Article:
Not long ago, seemingly off-the-cuff comments by Mark Reuss, GM’s chief “car guy”, got everyone in a tizzy. Reuss lamented the lack of affordable station wagons on the market today, and suggested that GM ought to start offering one in the near future. The comments, of course, came at the Detroit Auto Show’s, and Reuss, who certainly has had ample media training, had nothing to lose by throwing a bone to the assembled enthusiast media, who are uniformly pro-wagon, no matter how poor of a business case the wagon in question may be.
From the way Reuss spoke, you’d think that GM hadn’t offered a proper affordable wagon since the last of the full-size B-Body wagons rolled off the line in 1995. It turns out there was one more that had escaped many people’s imagination. I can only assume that the Malibu Maxx had been collectively blotted out of our memories in the post-bankruptcy era. Like the Saturn Astra and L-Series, the Malibu Maxx was another ill-fated experiemnt in rebranding a European offering as something wholly American.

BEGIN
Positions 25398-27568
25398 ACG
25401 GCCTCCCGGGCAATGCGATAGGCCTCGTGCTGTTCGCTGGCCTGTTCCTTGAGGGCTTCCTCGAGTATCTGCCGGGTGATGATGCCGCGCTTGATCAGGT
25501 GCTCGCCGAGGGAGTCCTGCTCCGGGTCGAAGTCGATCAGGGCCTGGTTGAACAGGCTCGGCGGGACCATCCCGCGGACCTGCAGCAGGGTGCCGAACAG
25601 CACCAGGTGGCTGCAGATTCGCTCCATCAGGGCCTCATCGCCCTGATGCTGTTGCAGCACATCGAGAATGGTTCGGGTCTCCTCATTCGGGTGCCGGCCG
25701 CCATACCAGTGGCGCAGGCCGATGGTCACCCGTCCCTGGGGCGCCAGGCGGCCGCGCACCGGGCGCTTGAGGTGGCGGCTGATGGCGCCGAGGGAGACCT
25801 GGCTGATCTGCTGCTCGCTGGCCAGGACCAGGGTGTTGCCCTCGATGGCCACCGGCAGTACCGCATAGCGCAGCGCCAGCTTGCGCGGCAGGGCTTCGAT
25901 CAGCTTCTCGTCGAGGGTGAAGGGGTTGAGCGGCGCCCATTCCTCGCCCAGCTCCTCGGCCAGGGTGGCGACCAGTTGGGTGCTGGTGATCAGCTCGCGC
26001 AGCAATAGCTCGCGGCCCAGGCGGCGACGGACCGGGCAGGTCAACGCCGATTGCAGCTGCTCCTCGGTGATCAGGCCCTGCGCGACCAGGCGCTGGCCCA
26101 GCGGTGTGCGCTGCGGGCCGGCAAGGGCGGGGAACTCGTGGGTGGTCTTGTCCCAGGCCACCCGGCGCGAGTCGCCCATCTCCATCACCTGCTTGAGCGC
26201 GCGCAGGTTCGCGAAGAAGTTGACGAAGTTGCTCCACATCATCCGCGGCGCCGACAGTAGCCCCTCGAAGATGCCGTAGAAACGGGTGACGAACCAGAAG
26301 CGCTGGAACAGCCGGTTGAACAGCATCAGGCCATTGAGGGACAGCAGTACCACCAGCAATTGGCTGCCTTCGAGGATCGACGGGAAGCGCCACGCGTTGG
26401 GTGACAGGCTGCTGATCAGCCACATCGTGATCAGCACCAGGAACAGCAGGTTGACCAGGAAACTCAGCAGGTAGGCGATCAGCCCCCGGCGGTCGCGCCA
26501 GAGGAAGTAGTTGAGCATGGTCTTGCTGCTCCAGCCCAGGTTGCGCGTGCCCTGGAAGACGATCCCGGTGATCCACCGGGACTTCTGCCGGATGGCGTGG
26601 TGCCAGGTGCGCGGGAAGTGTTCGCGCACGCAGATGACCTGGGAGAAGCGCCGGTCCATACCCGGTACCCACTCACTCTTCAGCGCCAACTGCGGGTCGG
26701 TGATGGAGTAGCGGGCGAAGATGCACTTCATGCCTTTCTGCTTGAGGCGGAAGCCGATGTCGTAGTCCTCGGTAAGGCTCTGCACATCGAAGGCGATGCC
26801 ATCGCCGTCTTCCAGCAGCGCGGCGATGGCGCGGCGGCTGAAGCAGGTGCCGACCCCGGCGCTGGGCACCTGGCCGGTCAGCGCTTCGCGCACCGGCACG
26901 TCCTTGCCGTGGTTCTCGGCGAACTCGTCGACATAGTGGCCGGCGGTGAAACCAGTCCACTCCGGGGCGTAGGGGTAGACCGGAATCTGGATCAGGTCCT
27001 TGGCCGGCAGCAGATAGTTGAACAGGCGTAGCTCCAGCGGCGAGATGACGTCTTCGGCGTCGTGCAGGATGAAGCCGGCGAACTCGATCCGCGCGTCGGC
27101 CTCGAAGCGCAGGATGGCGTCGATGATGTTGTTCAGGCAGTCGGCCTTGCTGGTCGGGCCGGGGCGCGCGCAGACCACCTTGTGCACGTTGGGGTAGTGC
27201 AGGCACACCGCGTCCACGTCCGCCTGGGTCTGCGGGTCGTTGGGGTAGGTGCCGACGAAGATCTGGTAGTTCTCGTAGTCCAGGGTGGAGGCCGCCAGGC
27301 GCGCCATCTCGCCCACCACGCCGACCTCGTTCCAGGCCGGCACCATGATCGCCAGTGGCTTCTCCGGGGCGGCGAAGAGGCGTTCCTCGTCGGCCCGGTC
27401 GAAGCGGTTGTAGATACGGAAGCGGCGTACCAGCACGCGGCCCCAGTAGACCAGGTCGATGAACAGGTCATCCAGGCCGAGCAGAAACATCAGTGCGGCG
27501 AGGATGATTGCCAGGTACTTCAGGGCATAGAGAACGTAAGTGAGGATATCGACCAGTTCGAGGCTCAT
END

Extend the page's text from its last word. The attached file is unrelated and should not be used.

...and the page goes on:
The Maxx was essentially an Opel Signum with a bowtie – the Signum being the hatch/pseudo-wagon variant of the Opel Vectra. In the run-up to its launch, the Signum was touted by the famously jingoistic UK motoring press as a new kind of “executive car” (their term for a near-luxury sedan). To nobody’s surprise, the Signum was a flop – fleet customers stuck with the sedan and families remained with the “estate” (what we’d consider a traditional wagon). The Signum died quietly after a few years on the market.
The Maxx never achieved a lot of traction in the North American marketplace either, despite the presence of a hot SS version offering a 3.9L 240 horsepower V6 engine. Compared to the current crop of GM wagons – whether it’s the Cruze, the Astra estate or the Commodore station wagon – the Maxx was a crude, odd-looking version of a rather uncompetitive mid-size car. Unfortunately, I am not sure that any of the three modern wagons would sell in greater quantities than the Maxx, even though they’re vastly superior.
Reuss may be a car guy at heart, but he also knows how to manipulate the media, and nothing gets the hacks going like talk of a new wagon. In the mean time, you can still buy a GM wagon. A Maxx will run you about $3,000, and you’re sure to be the only one on your block.